December 18, 2014 / 7:33 AM / 3 years ago

In South Korea, IKEA opens biggest store to lure tiny households

People push a shopping cart past a warehouse of the Swedish furniture maker IKEA in Bordeaux, southwestern France, February 13, 2010. REUTERS/Olivier Pon

SEOUL (Reuters) - Iconic Swedish furniture retailer IKEA built its biggest store in the world to serve South Korea’s shrinking households, targeting millions of people living alone with Korea-only items like super-sized single beds and in-store kimchi rice.

The store opened on Thursday in Gwangmyeong, less than an hour’s drive or 14 minutes by train from central Seoul, with a sales space nearly as big as the Louvre museum at 59,000 square meters. The previous record-holder at IKEA, known for its inexpensive, self-assembly products, was in Stockholm spanning 55,200 square meters.

Stiff domestic competition and sluggish spending have made South Korea an unhappy hunting ground for global retail giants like Wal-Mart (WMT.N) and Carrefour (CARR.PA), who exited years ago. But IKEA’s design appeal to South Korea’s urban crowds, and few big local rivals, leave it well placed, retail experts say.

“Korea has a population structure that fits IKEA’s basic growth DNA - demand from design-conscious one-person and two-people households,” said Suh Yong-gu, professor of marketing at Sookmyung Women’s University.

With the world’s fastest-aging population, South Korea’s attraction has faded for general retailers. Private spending growth fell from 4.4 percent on-year in 2010 to 1.9 percent in 2013.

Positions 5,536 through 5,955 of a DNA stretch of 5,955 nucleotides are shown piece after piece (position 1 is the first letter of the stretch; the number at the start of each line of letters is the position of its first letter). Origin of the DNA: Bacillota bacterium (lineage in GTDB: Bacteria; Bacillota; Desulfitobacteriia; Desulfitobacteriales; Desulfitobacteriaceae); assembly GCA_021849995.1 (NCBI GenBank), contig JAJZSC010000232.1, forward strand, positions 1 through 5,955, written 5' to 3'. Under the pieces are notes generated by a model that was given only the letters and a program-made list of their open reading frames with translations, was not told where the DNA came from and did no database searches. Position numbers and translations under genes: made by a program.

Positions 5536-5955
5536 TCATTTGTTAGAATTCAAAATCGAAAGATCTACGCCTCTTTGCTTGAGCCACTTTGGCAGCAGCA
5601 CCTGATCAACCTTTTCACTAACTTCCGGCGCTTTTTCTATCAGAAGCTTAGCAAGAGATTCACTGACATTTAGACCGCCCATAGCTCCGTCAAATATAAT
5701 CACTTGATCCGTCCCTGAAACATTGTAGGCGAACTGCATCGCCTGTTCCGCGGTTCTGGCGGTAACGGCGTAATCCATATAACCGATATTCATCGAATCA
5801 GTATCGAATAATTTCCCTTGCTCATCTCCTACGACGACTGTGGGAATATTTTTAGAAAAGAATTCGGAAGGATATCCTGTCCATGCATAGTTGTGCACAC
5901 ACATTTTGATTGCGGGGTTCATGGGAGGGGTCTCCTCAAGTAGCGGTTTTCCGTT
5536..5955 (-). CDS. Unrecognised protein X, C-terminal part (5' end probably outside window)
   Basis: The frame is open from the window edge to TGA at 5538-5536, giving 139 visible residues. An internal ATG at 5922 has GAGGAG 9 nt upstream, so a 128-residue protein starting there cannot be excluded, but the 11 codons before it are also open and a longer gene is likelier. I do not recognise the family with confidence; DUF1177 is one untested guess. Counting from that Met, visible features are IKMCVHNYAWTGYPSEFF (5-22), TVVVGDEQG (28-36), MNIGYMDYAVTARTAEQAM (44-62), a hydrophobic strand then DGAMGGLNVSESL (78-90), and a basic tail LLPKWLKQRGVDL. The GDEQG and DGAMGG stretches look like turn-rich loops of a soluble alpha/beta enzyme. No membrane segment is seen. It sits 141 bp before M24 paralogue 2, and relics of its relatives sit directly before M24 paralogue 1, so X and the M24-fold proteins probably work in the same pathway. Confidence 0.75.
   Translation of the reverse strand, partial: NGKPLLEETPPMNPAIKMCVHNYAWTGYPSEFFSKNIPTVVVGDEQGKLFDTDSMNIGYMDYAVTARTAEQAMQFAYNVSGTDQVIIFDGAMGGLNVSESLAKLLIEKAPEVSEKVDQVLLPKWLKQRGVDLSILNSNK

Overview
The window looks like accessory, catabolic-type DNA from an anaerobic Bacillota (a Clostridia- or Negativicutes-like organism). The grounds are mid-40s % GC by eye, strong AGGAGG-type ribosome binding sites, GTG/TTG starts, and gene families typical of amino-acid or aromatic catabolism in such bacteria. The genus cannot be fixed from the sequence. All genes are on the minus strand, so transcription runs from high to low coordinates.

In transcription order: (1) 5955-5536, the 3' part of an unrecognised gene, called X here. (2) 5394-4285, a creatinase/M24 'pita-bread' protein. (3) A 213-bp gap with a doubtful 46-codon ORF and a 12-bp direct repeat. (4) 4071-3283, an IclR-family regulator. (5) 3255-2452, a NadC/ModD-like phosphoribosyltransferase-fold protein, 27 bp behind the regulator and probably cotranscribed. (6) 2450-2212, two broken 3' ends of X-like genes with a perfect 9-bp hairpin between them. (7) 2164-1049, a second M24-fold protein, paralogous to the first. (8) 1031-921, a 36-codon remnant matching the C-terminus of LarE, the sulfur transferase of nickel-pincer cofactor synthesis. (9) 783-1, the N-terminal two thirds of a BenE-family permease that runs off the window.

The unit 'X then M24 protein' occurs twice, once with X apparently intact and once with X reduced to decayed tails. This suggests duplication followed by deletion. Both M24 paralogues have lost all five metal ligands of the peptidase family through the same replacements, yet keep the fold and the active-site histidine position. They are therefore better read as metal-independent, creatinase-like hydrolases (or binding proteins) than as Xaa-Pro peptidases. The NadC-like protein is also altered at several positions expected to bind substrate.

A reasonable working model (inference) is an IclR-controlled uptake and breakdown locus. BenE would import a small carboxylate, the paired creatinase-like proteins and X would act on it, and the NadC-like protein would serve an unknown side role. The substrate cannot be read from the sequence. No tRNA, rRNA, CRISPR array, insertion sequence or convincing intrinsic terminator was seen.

But IKEA, now present in 43 countries with 365 stores, could fill a niche as it plans to grow to five outlets by 2020. As younger people marry later or not at all, the number of one-person households in the nation of 51 million people will climb to 34.3 percent of the total by 2035 from 25.3 percent in 2012, according to Statistics Korea - and each home needs furniture.

IKEA will offer a new challenge to the country’s legion of furniture makers, many of which are small. About 61 percent of a total of 1,247 firms in 2012 employed less than 20 people, private think tank Hana Institute of Finance said.

“I came because it’s inexpensive and useful, and I wanted to buy after seeing for myself,” said Woo Jin-sook, a 46-year old from Seoul. Woo said she took a day off work to be at the store’s opening.

Among the 8,600 items on sale, some were modified for local tastes. The “super-single” bed, brought specifically for Korea, offers sleepers up to 40 centimeters more snooze width than a standard single bed.

Alongside its Swedish meatballs, the store’s restaurant offers kimchi bibimbap, a rice bowl mixed with the spicy South Korean staple side dish, and Korean barbecue.

“We never planned the biggest store, we just planned a big store, because we believe we need one for a 23-million city (the Seoul metropolitan area),” said Patrick Schuerpf, IKEA Korea’s Country Project Manager.

Editing by Kenneth Maxwell

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